Georgia Democratic gubernatorial candidate Stacey Abrams, shown here in August, has released her health care plan. (PHOTO by ALYSSA POINTER/ALYSSA.POINTER@AJC.COM)
Photo: Alyssa Pointer
Photo: Alyssa Pointer

Abrams’ health care plan centers on Medicaid expansion for poor

Democrat Stacey Abrams on Monday announced her plans for health care should she win the governor’s seat in Georgia, and they weren’t just to expand Medicaid.

Abrams promised to explore a program to stabilize health insurance premiums, to offset some policyholders’ soaring insurance costs. She also invoked Georgia’s high death rate for pregnant women, new mothers and babies, and said she would look to expand access to doctors for them, especially in rural areas. She vowed to uphold the state’s protections for pre-existing conditions under federal health law. And she affirmed her support for access to abortion.

The most detailed part of her vision, however, focuses on expanding Medicaid to cover the state’s poorest adults, including those who earn up to about $16,750 a year for a single person.

“Most fundamental is the expansion of Medicaid in the state of Georgia,” Abrams said. “And you’ll hear me talk about this ad nauseam because it is the only answer to Georgia’s challenges.”

Healthcare is a top issue on voters minds this election season. The latest Atlanta Journal-Constitution/Channel 2 Action News poll of likely voters showed that it came in second only to the state economy on a list of issues Georgians said would determine their vote.

Poll conducted by the University of Georgia’s School of Public and International Affairs, for The Atlanta Journal-Constitution

Abrams made her announcement standing outside of Grady Memorial Hospital. More than half of the facility’s patients are on either Medicare or Medicaid, and another 24 percent have no insurance at all. Republican candidate Brian Kemp has not yet announced a detailed health care policy plan.

Like Kemp, Abrams proclaimed the need to expand internet services to rural Georgia, in the hopes that it will someday spread the availability of telehealth as well as economic opportunity. Neither candidate has fleshed out details of whether they mean getting affordable broadband internet to the home of every single Georgian, or how they would pay for that enormously expensive undertaking.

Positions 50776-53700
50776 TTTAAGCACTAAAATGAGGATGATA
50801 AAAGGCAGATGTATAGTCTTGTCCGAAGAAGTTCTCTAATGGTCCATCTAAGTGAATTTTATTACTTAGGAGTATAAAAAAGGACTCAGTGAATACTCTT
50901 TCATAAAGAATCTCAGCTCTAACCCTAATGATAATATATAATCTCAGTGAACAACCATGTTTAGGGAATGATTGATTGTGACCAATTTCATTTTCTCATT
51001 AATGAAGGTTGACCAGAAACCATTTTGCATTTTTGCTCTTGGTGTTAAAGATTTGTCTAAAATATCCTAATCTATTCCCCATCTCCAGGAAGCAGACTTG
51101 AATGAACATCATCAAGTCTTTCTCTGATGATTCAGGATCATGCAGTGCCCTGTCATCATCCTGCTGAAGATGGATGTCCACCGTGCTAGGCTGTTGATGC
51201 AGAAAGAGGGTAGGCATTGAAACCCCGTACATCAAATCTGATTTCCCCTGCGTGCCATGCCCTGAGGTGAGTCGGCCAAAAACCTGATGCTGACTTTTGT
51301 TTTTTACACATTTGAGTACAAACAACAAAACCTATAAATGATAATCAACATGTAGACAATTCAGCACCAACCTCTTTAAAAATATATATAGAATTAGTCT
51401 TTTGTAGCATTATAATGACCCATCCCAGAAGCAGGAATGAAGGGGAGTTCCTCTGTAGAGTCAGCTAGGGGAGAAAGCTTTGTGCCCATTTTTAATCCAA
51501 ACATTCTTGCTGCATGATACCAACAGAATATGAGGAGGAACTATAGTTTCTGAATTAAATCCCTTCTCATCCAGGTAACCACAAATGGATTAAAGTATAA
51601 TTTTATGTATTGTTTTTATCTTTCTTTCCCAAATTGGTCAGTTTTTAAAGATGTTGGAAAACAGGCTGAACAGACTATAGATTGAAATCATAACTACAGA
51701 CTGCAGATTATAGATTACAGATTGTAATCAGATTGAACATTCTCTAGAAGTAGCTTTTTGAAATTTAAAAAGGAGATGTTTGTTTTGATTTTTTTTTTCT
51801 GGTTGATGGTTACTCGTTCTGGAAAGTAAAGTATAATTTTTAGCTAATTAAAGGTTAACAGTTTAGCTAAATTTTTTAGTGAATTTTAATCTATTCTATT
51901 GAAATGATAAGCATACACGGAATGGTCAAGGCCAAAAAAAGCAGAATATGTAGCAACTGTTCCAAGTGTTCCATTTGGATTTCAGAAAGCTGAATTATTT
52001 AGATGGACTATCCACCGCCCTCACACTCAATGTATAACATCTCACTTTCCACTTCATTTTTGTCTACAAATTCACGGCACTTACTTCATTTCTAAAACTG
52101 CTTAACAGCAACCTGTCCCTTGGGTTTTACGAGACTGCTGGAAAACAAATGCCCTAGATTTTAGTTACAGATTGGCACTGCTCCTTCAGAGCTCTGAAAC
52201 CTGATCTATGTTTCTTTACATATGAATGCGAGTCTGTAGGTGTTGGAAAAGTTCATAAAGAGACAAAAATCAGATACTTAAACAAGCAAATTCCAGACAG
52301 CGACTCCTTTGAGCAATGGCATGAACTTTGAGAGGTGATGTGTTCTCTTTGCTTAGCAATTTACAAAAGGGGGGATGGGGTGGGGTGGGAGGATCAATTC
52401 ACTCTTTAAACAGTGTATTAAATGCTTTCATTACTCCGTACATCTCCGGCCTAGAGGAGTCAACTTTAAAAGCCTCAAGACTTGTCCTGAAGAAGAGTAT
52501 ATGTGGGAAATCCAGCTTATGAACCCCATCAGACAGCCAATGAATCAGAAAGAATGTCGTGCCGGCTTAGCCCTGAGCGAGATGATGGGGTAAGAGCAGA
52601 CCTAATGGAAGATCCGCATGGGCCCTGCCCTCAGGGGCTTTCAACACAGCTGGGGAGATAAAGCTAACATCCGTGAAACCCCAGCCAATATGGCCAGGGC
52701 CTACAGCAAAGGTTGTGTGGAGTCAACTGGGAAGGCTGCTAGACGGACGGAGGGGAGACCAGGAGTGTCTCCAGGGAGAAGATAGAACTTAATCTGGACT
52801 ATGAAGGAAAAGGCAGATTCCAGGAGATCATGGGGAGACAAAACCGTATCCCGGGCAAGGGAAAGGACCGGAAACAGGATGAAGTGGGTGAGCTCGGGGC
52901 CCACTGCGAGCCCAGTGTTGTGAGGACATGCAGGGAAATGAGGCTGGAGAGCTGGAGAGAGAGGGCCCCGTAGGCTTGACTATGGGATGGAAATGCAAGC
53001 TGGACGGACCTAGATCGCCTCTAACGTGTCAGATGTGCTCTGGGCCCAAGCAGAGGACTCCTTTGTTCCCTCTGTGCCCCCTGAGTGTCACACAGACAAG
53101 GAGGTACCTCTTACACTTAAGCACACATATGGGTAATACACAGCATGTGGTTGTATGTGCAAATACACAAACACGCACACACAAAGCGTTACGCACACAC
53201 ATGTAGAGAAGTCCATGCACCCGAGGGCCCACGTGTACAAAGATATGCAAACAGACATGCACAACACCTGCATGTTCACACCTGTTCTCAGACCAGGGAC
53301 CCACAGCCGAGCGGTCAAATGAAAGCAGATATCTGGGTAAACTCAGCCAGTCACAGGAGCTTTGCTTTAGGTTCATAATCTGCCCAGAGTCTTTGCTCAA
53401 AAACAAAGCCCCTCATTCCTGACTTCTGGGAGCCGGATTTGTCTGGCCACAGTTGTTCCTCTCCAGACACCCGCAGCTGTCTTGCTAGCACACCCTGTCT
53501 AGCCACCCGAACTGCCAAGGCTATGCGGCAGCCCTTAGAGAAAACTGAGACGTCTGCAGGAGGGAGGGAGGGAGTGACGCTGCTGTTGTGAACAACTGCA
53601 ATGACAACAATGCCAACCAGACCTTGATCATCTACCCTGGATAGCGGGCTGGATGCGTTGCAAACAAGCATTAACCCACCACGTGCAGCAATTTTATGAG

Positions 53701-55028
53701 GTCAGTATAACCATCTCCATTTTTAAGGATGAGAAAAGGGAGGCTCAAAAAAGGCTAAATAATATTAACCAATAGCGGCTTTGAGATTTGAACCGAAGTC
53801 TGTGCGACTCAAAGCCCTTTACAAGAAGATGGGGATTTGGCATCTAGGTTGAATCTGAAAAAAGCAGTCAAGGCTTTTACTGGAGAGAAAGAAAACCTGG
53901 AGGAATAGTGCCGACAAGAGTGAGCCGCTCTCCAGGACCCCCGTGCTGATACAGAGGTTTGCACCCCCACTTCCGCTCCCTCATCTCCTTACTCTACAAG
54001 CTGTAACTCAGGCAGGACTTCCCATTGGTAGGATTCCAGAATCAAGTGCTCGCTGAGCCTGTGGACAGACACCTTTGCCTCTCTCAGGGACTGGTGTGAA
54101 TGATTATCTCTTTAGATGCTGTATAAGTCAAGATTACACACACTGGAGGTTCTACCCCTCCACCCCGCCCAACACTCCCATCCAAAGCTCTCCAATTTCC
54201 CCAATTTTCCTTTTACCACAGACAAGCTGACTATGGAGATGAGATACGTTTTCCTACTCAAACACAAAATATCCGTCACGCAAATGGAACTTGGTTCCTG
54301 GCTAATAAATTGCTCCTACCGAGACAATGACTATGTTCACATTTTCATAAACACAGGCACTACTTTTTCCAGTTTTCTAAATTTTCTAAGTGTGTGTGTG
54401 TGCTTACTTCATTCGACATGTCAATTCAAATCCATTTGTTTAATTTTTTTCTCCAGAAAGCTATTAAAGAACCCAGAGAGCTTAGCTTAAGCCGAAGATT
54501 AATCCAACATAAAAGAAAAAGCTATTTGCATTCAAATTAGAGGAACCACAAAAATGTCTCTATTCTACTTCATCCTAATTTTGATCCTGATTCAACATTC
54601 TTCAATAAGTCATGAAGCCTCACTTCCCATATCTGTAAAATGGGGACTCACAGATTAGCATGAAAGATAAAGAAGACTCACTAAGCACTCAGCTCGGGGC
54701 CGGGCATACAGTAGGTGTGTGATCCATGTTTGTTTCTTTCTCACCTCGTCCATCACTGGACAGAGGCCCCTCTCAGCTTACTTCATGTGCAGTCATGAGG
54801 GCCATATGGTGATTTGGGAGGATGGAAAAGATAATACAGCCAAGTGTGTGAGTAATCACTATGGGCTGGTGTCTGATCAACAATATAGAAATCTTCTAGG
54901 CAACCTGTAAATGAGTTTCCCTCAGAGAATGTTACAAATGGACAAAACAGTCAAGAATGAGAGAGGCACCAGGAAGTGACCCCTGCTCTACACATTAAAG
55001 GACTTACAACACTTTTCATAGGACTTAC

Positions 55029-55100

Also like Kemp, Abrams supports some sort of incentive to lure doctors and other care providers to move to rural areas. Abrams’ emphasis was on maternal and infant mortality, both of which are sky-high in Georgia.

But she and Kemp break over support for the Affordable Care Act.

Abrams would work to support the exchange market, where federal subsidies are supposed to shore up affordable prices. Right now Georgia prices skyrocket for those ineligible for subsidies. As a few other states have done, Abrams would look to see if the state could devise a plan the federal government would approve to re-mold Georgia’s portion of a money in a way that lowers some of those premium costs.

And underlining perhaps her most significant difference from Kemp on health care, Abrams strongly supports Medicaid expansion, something the GOP leaders of Georgia have declined to do since the inception of the Affordable Care Act, known as Obamacare. Expansion would fill a coverage gap that was created when part of the ACA was struck down.

The Abrams team is betting Medicaid expansion is a winning issue. According to the AJC’s January poll, 73 percent of registered voters in the state support expansion.

As an economic matter, Medicaid expansion would insure 473,000 currently uninsured Georgians, according to an analysis by the Urban Institute, and cost the state budget $246 million a year.

It would also draw down matching federal funds, about $3 billion into the state of Georgia.

Abrams says the roughly $8 million in federal money per day infused into Georgia’s health sector “would cover nearly 500,000 more Georgians, save rural hospitals, and generate 56,000 new jobs across the state.” Moreover, Abrams maintains that the state can afford the $246 million or more.

“We have that available in our current budget,” Abrams said Monday. “We simply have, unfortunately, reallocated it for other priorities and my priority is access to health care.”

Kemp, by contrast, rejects the government program as a solution and the tax spending that comes with it.

He, too acknowledges the siphoning of health care providers from rural Georgia, but does not support pouring tax dollars into Medicaid. His aides point to varying estimates of what the state match would be, including one prepared for state legislators that puts the state match at as much as over $400 million. He says funding Medicaid expansion would take state dollars from priorities such as public safety or education.

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